ABSTRACT: Recommendation and ranking systems are known to suffer from popularity bias; the tendency of the algorithm to favor a few popular items while under-representing the majority of other items. Prior research has examined various approaches for mitigating popularity bias and enhancing the recommendation of long-tail, less popular, items. The effectiveness of these approaches is often assessed using different metrics to evaluate the extent to which over-concentration on popular items is reduced. However, not much attention has been given to the user-centered evaluation of this bias; how different users with different levels of interest towards popular items (e.g., niche vs blockbuster-focused users) are affected by such algorithms. In this talk, I first give an overview of the popularity bias problem in recommender systems. Then, I show the limitations of the existing metrics to evaluate popularity bias mitigation when we want to assess these algorithms from the users’ perspective and I propose a new metric that can address these limitations. In addition, I present an effective approach that mitigates popularity bias from the user-centered point of view. Finally, I investigate several state-of-the-art approaches proposed in recent years to mitigate popularity bias and evaluate their performances using the existing metrics and also from the users’ perspective. Using two publicly available datasets, I show that many of the existing popularity bias mitigation techniques ignore the users' tolerance towards popular items. The proposed user-centered method, on the other hand, can tackle popularity bias effectively for different users while also improving the existing metrics.
ABSTRACT: This talk is not a lecture. The goal is to use plain English. Why? To simply convey some practical information and insights. About what? On Privacy Enhancing Technologies; PETs for short. What for? So that you can answer the question in the title for yourself. (Correct, I won't do this one for you.) Why should you care to listen? Will it matter if you don't? To whom? And what to use PETs for? Can it be applied to an Amazon Echo or Google Home? A "smart" lightbulb or your "smart" TV? All of them? These questions I'll strive to answer. And I hope you will have more. Especially that in this popular science format, I will touch upon topics that should resonate with each of you and that are not limited to dark, dusty and narrow university corridors or Ivory towers. Tangible examples of this include reports of The Norwegian Consumer Council, Forbrukerrådet, regarding consumer-unfriendly practices. Similarly, recent NRK reports on location tracking through smartphone apps illustrate some issues that will be brought up in the talk.
ABSTRACT: In this talk, Rich Ling will examine the role of AI in social science research. In addition, he will examine a taxonomy of fake news. In the case of AI in the social sciences, Ling will examine how this technology is emerging as a new tool that will eventually shape social science research in the coming years. When considering fake news, Ling will review how this phenomenon has been seen over the past decade and how researchers have approached it.
ABSTRACT: Recommender systems are systems that help users in decision-making situations where there is an abundance of choices. We can find them in our everyday lives, for example in online shops. State-of-the-art research in recommender systems has shown the benefits of behavioural modeling. Behavioural modeling means that we use past ratings, purchases, clicks etc. to model the user preferences. However, behavioural modeling is not able to capture certain aspects of the user preferences. In this talk I will show how the usage of complementary research in computational psychology, such as detection of personality and emotions, can benefit recommender systems.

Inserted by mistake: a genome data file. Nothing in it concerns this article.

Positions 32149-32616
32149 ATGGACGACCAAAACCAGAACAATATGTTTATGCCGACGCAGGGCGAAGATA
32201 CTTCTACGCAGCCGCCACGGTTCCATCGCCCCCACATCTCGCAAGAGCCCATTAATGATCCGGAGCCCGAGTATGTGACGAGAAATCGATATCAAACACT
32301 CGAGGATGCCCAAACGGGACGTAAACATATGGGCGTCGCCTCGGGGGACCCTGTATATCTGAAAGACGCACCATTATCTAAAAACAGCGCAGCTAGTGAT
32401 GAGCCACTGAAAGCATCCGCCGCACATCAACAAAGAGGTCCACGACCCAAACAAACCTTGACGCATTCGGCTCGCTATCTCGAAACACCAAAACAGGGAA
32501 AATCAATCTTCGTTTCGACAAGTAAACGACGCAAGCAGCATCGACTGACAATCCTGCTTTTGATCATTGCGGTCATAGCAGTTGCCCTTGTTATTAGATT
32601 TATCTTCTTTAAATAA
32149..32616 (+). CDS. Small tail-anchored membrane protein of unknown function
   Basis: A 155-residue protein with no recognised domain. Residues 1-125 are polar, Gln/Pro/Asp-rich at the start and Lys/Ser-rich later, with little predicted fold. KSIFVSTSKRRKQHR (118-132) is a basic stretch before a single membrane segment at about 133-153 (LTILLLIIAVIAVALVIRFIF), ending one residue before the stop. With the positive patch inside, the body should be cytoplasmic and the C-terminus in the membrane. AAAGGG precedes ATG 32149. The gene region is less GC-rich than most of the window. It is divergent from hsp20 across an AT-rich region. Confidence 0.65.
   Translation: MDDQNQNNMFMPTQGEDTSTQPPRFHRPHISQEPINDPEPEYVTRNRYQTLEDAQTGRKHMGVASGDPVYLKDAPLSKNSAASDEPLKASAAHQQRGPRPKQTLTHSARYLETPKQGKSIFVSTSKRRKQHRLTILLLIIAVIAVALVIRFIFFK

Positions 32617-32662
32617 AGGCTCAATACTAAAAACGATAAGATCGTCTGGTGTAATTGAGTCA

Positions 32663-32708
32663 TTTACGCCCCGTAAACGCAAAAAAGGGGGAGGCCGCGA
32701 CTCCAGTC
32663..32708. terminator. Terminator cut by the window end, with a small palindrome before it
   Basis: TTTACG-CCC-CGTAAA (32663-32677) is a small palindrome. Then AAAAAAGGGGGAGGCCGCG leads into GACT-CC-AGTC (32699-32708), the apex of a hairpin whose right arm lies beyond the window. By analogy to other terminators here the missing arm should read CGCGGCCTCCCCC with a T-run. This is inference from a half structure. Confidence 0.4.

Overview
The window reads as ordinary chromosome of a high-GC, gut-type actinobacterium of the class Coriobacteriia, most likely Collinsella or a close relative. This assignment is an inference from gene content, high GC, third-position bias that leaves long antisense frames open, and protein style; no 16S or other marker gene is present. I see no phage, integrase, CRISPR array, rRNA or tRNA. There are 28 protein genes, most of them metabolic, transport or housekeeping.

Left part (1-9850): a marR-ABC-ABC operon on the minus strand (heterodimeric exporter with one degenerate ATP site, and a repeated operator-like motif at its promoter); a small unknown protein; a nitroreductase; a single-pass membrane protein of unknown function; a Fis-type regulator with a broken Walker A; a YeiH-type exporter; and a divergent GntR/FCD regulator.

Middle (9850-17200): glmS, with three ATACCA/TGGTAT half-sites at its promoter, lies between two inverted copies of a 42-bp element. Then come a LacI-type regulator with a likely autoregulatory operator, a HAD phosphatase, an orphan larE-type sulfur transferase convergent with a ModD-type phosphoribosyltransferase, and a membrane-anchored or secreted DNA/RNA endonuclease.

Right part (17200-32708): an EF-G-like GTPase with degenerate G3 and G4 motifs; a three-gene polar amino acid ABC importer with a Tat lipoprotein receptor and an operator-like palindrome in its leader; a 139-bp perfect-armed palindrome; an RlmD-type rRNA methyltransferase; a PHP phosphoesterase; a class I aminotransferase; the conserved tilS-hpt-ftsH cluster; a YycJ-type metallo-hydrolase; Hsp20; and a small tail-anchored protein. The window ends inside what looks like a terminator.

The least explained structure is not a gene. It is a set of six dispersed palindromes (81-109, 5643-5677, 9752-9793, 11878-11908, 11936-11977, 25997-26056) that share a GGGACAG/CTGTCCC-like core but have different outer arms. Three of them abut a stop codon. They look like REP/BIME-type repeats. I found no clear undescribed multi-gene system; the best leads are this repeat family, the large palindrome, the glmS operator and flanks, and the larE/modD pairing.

ABSTRACT: In today’s world, innovation appears to have replaced quality as the dominant concept in metajournalistic discourse. Innovation guards the distribution of financial resources - more investments in technology - and working conditions –more freelance journalists as a flexible workforce. Innovation also works as a distinctive mark of professional status and is at the center of antagonistic labor relations – e.g. the introduction of robot journalism.
The shift from quality discourse to innovation discourse involved a change in the journalistic perception of audiences: from being irrelevant (if not a negative concern) to being main targets.
Although the question of how to reach audiences seems to be still dominant, news organizations appear to become more open and sensitive towards finding out how to become valuable to audiences, how to open up their minds, how to broaden their horizon, and how to provide them with a quality experience that will enlighten them with reliable information considered worthwhile.
In this talk I will answer the question how innovation discourse and quality discourse may meet by focusing on what audiences experience as valuable journalism. I will demonstrate how it crystallized over the years into three key experiences: Learning something new, Getting recognition and Increasing mutual understanding.
10 min: Welcome and introduction
10 min: Irene Costera Meijer – How young people (18-34) and older people (45 +) differ in the way they deal with experiences of trust and distrust.
10 min: Erik Knudsen – Understanding trust in the media and its determinants.
30 min: Discussion – what role does news media trust play in MediaFutures?
MediaFutures is pleased to announce that Leo Leppänen, who is a computer science doctoral student at the Discovery Research Group of University of Helsinki, Finland will be giving a seminar on the topic of natural language generation. Welcome to all! TITLE: Natural Language Generation, Automated Journalism and Finding the Middle Road WHEN: Friday, 24 September […]